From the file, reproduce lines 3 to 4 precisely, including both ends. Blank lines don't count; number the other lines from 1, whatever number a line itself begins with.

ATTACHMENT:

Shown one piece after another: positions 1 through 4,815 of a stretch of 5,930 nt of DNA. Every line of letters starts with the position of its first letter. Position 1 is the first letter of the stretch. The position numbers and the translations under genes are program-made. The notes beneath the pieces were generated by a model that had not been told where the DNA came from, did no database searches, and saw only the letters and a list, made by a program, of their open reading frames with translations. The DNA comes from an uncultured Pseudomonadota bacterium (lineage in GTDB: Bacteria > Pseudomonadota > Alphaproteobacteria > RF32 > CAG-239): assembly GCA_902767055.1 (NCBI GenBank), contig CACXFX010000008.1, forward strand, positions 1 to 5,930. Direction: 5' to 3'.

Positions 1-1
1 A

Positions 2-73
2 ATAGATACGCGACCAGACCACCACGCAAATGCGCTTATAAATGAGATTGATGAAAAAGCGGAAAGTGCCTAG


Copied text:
1 A

Positions 2-73